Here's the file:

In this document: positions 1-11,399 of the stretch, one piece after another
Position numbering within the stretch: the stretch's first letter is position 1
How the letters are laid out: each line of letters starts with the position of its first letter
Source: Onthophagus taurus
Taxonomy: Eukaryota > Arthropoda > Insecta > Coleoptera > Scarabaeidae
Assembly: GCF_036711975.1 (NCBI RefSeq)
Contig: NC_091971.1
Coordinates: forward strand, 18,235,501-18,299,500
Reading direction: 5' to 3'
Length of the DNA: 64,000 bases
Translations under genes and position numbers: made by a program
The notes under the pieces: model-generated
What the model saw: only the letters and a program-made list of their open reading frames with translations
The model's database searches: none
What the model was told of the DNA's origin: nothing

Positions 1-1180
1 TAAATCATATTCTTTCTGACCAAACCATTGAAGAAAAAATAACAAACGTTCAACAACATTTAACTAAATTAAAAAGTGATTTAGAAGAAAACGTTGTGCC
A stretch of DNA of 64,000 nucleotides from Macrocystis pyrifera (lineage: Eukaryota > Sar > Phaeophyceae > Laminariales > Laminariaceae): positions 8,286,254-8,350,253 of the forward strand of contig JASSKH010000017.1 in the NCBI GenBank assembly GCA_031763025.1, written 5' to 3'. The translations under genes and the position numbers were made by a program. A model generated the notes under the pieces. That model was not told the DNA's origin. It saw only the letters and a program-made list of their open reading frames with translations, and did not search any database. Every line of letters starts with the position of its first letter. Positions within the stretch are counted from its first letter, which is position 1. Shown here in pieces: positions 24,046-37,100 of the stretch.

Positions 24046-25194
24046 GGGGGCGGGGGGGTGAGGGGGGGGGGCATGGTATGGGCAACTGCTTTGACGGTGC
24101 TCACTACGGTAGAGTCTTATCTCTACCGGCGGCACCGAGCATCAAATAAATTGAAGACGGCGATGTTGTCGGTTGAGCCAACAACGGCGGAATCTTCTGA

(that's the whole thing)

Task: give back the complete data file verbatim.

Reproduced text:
In this document: positions 1-11,399 of the stretch, one piece after another
Position numbering within the stretch: the stretch's first letter is position 1
How the letters are laid out: each line of letters starts with the position of its first letter
Source: Onthophagus taurus
Taxonomy: Eukaryota > Arthropoda > Insecta > Coleoptera > Scarabaeidae
Assembly: GCF_036711975.1 (NCBI RefSeq)
Contig: NC_091971.1
Coordinates: forward strand, 18,235,501-18,299,500
Reading direction: 5' to 3'
Length of the DNA: 64,000 bases
Translations under genes and position numbers: made by a program
The notes under the pieces: model-generated
What the model saw: only the letters and a program-made list of their open reading frames with translations
The model's database searches: none
What the model was told of the DNA's origin: nothing

Positions 1-1180
1 TAAATCATATTCTTTCTGACCAAACCATTGAAGAAAAAATAACAAACGTTCAACAACATTTAACTAAATTAAAAAGTGATTTAGAAGAAAACGTTGTGCC
A stretch of DNA of 64,000 nucleotides from Macrocystis pyrifera (lineage: Eukaryota > Sar > Phaeophyceae > Laminariales > Laminariaceae): positions 8,286,254-8,350,253 of the forward strand of contig JASSKH010000017.1 in the NCBI GenBank assembly GCA_031763025.1, written 5' to 3'. The translations under genes and the position numbers were made by a program. A model generated the notes under the pieces. That model was not told the DNA's origin. It saw only the letters and a program-made list of their open reading frames with translations, and did not search any database. Every line of letters starts with the position of its first letter. Positions within the stretch are counted from its first letter, which is position 1. Shown here in pieces: positions 24,046-37,100 of the stretch.

Positions 24046-25194
24046 GGGGGCGGGGGGGTGAGGGGGGGGGGCATGGTATGGGCAACTGCTTTGACGGTGC
24101 TCACTACGGTAGAGTCTTATCTCTACCGGCGGCACCGAGCATCAAATAAATTGAAGACGGCGATGTTGTCGGTTGAGCCAACAACGGCGGAATCTTCTGA